Monday, May 13, 2013

Van Morrison 14: Inarticulate Speech Of The Heart

Well, this was certainly different. Inarticulate Speech Of The Heart is a largely overlooked album, and for good reason. For one, there were no hits on it. It was also one of the last of Van’s albums to appear on CD, so it wasn’t exactly high profile. There’s a reliance on instrumentals, which tend to be more moods than compositions, as hinted at on “Scandinavia” from the year before on Beautiful Vision.
And overall, it doesn’t really sound like a Van Morrison album. Part of this can be attributed to trumpet player Mark Isham, who’d moved from sessions for the esoteric ECM label to Van’s studio band, playing with a number of synthesizers that increased with each album. A wash of warm synths pervades each track, a sound that would be more effective on his own solo debut for the Windham Hill new age label; here, it gets bland.
“Higher Than The World” is an attempt to start at speed, but doesn’t quite catch fire. “River Of Time” oddly brings to mind Robyn Hitchcock’s “52 Stations”, while “Rave On, John Donne” is a recitation over a two-chord bed, his brogue calling up the names of great poets (leaving out, thankfully, L. Ron Hubbard, who gets “thanks” on the album cover). In between are “Connswater”, an instrumental jig buried, again, under the keyboards, and “Celtic Swing”, which begins slowly, but the band comes in behind the sax.
“Inarticulate Speech Of The Heart No. 1” is yet another lengthy instrumental, this time more in the mode of “Scandinavia” with its precise piano intervals, while a melody emerges that was first hinted at on “Stepping Out Queen” and will appear again. It’s actually mesmerizing, with a great rush when the band kicks in, and we don’t even mind the moaning women. “Irish Heartbeat” is actually something of a song instead of an atmosphere for once, and would get a better treatment down the road as well. Conversely, “The Street Only Knew Your Name” is an older song revived here, slightly rearranged, heavy on the keyboards, naturally. The interplay at the end of “Cry For Home” suggests that it’s a live group recording, as opposed to being assembled piecemeal like so many albums of its era. But as lovely as the first part was, “Inarticulate Speech Of The Heart No. 2” doesn’t do much besides repeat the title to form its lyrics (and to aver, “I’m a soul in wonder”).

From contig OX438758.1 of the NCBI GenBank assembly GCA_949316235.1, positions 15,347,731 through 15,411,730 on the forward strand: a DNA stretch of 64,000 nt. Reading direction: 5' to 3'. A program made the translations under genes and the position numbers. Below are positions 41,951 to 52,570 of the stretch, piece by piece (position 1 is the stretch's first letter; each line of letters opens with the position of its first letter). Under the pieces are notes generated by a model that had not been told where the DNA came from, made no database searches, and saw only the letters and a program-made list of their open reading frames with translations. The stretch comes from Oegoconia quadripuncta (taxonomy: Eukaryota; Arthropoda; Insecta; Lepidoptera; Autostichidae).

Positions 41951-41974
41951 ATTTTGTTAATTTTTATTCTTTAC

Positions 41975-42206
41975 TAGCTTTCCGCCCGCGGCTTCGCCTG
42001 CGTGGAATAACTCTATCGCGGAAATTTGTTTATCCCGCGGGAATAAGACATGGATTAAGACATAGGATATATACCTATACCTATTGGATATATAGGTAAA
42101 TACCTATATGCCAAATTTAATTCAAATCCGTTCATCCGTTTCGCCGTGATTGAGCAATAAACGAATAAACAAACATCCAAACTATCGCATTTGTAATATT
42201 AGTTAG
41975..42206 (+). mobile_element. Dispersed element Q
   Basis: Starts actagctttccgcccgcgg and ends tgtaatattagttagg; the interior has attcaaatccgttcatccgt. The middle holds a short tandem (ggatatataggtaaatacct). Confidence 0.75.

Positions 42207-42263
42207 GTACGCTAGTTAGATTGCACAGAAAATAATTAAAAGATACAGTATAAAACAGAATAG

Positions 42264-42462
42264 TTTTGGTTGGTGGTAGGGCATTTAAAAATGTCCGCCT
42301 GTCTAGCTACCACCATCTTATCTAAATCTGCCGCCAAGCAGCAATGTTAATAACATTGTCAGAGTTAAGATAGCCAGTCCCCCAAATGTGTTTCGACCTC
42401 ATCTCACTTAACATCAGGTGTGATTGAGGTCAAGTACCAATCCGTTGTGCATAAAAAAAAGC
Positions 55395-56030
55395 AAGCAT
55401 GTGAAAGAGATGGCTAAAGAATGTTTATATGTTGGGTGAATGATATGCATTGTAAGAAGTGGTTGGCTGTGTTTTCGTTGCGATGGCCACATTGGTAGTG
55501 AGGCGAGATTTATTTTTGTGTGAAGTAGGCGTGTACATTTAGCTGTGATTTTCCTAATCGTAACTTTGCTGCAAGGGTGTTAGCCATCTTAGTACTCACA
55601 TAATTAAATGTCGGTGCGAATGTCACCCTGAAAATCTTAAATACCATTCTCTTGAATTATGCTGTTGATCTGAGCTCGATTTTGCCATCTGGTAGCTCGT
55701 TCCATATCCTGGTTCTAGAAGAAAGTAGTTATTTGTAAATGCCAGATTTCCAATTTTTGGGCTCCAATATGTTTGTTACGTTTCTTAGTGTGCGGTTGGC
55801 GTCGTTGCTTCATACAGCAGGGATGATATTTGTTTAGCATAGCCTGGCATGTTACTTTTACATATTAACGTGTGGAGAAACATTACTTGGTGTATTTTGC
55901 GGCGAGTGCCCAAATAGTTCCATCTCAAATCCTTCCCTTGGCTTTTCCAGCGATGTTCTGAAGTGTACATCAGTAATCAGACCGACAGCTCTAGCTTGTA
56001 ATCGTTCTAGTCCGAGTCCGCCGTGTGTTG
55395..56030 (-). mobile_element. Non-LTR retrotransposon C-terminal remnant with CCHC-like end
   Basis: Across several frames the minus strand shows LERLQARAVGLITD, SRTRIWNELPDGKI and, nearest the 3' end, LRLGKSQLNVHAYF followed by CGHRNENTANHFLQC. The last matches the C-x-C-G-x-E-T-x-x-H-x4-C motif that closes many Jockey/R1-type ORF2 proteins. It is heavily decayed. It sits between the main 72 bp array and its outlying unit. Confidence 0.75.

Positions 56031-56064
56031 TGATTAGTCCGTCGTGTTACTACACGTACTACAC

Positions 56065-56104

Inarticulate Speech Of The Heart is a nice album, but only exciting in moments. (And the best song he recorded that year, a Robbie Robertson production of “Wonderful Remark”, wasn’t even included, only appearing on the King Of Comedy soundtrack.) Meanwhile, Warner Bros. wasn’t taking chances anymore, and dropped him in a major housecleaning.

Van Morrison Inarticulate Speech Of The Heart (1983)—
2008 CD reissue: same as 1983, plus 2 extra tracks

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